Yes Virginia, there is a place in America where cars were banned in 1898 and the ban has never been repealed. It is the town of Mackinac Island, in Lake Huron, offshore of Michigan. The city council decided as follows in 1898:
“Resolved: That the running of horseless carriages be prohibited within the limits of the village of Mackinac.” — Mackinac Island Village Council, July 6, 1898”
Mackinac Island has a permanent population of 500, but there are 15,000 or so tourists there at any time during the summer. The town must be a really nice place.  
Photo credit: Cletch on Flickr
 A propos horseless carriages and the operation thereof, Michael Quinion (World Wide Words), in a discussion of people who struggle to find nouns, tells us of a driving lesson in the 1930's:
When it starts you push down on the doo-funny with your left foot, and yank the uptididdy back, then let up the foot dingus and put your other foot on the hickey-ma-doodle, don’t forget to push down on the hootananny every time you move the whatyoumaycallit and you’ll behunkydory. Gosh, dear, what’s the matter, haven’t you been listening to me? Centralia Daily Chronicle, 10 Jul. 1937.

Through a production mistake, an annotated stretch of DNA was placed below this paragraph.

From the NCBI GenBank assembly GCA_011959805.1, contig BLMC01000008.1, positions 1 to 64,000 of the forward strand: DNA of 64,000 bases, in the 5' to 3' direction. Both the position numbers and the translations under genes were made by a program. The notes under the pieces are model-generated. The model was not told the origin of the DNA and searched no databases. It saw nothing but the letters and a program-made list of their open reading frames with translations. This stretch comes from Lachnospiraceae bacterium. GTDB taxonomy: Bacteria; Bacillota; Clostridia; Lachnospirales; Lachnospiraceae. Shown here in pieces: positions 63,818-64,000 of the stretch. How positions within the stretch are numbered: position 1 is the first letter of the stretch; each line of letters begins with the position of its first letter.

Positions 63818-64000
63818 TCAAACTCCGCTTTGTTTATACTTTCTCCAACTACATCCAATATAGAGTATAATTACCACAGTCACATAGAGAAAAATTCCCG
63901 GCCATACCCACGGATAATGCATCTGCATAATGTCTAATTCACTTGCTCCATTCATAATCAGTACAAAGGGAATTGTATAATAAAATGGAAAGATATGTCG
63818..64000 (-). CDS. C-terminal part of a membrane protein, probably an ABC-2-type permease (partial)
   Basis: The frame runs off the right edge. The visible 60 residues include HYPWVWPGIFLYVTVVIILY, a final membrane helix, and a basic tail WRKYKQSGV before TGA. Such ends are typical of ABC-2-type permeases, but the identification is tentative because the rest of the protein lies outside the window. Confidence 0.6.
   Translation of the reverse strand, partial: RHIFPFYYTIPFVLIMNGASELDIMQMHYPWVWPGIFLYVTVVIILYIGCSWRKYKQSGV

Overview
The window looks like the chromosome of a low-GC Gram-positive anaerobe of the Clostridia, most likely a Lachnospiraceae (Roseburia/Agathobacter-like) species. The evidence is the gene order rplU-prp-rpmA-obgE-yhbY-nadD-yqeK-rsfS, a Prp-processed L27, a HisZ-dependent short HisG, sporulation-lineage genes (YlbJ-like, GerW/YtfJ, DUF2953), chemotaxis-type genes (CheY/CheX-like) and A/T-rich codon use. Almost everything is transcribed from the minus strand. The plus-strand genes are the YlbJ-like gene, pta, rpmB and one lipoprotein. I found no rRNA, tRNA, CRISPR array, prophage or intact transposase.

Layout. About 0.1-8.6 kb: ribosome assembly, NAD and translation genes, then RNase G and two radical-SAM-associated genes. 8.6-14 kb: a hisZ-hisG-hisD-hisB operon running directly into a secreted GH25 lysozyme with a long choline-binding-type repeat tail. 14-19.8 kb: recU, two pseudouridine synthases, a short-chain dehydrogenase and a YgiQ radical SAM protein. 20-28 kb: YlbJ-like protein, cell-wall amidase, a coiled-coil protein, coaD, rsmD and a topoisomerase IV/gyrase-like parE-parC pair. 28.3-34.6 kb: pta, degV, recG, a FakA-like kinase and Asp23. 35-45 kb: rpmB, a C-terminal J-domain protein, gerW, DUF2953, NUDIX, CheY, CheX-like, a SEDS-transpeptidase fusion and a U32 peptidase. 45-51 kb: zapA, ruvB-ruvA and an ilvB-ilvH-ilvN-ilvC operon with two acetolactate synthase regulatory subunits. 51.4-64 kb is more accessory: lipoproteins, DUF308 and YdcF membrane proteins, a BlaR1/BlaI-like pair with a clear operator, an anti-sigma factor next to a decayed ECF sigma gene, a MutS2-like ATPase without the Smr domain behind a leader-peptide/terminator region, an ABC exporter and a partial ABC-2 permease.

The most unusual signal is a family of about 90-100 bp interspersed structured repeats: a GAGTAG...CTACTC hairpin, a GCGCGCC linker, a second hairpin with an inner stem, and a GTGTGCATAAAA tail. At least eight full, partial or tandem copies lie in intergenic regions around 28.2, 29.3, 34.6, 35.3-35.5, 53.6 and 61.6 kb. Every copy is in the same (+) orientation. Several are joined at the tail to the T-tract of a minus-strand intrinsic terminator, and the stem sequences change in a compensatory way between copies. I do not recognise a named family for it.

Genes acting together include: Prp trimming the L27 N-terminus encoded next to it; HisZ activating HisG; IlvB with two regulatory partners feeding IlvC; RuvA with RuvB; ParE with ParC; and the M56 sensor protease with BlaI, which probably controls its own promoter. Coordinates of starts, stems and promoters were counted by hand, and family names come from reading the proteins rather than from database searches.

A few weeks ago we discussed going to gym and we showed you some of the motivations for overcoming our natural sloth (a deadly sin, FYI). We find the noisy music often played in the gym to be a royal pain in the butt, but it seems that to many people it is essential. In fact, in competition, a portable music player can be considered an illicit performance-enhancing device, Lord help us. We share with you an article from SciAm about the role of music in working out effectively. We once went to a gym that gave us classical music and it was great. Our present gym owner is a philistine and loudly declares her hatred for the classical genre. We have  resisted the awful boom-boom more or less successfully but it is an ongoing struggle. Perhaps if music were allowed on the track, we would not get scandals such as Tyson Gay testing positive. Yuck!

More bans are falling on the tobacco industry in Europe and Pollyanna is very glad about it. Now menthol cigarettes are to be outlawed, because they are considered more attractive to younger people. Indoor bans and higher taxes are also making themselves felt although the black market is rising because of the higher taxes. The Wall Street Journal provides an interesting analysis of the tobacco market in Europe and its problems. We think the companies that purvey the junk are the problem.